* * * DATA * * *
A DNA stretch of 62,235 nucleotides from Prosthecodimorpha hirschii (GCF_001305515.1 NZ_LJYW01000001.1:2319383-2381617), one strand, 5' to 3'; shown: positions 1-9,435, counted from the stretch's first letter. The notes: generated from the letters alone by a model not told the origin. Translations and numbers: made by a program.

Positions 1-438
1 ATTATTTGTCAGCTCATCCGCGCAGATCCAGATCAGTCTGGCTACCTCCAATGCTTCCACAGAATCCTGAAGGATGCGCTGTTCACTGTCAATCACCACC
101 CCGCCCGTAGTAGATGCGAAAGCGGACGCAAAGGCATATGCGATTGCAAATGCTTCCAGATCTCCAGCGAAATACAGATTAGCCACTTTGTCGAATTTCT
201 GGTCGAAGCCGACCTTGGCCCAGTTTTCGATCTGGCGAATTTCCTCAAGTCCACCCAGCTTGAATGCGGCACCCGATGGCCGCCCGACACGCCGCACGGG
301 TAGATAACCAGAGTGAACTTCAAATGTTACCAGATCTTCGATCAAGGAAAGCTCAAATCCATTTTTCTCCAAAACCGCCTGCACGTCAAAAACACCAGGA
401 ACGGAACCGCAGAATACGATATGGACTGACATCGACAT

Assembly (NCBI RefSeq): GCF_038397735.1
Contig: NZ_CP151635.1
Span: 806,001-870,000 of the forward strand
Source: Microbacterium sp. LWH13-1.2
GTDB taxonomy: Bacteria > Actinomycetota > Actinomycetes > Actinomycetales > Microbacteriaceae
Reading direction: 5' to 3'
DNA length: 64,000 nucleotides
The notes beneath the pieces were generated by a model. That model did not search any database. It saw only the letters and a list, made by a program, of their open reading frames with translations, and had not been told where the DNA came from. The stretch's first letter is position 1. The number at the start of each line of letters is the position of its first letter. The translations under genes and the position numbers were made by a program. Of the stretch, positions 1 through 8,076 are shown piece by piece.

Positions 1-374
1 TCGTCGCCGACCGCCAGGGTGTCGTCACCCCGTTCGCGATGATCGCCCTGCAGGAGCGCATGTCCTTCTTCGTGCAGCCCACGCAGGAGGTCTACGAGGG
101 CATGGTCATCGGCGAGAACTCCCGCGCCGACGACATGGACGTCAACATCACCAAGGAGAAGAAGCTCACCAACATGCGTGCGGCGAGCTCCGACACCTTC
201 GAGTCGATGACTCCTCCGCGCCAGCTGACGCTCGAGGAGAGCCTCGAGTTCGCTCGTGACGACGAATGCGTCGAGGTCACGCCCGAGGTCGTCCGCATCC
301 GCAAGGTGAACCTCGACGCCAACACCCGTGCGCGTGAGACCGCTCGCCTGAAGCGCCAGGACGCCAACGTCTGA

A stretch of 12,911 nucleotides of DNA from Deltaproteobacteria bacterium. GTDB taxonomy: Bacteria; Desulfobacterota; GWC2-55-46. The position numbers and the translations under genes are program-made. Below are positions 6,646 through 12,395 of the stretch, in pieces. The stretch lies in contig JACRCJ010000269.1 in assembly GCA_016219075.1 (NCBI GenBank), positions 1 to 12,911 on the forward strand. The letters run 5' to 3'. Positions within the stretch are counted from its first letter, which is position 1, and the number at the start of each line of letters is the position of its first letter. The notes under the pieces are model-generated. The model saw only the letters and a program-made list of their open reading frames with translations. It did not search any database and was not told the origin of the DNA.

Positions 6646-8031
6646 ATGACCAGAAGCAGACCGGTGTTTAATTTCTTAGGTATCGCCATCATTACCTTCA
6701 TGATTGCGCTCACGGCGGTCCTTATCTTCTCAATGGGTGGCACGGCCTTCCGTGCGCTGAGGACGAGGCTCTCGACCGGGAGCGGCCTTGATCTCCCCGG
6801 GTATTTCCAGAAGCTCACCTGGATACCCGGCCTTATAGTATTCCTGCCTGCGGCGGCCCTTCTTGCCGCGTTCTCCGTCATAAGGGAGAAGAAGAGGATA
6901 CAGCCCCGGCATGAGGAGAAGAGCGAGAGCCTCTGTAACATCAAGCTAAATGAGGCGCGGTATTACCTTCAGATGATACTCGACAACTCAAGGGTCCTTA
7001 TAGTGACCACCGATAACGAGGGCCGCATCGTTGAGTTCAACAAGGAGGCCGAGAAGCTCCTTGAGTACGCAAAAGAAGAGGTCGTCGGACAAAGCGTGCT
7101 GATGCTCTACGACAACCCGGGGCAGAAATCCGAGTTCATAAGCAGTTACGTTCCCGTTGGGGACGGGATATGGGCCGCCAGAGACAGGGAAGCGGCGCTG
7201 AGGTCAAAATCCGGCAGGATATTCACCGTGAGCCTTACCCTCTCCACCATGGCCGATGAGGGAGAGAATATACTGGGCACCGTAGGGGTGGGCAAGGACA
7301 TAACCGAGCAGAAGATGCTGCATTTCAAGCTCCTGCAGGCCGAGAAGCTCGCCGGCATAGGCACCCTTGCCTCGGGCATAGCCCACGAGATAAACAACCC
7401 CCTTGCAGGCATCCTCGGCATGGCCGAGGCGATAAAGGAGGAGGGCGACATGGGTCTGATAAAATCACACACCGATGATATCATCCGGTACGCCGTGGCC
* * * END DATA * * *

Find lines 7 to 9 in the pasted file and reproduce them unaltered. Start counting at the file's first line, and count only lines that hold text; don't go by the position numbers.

401 ACGGAACCGCAGAATACGATATGGACTGACATCGACAT

Assembly (NCBI RefSeq): GCF_038397735.1
Contig: NZ_CP151635.1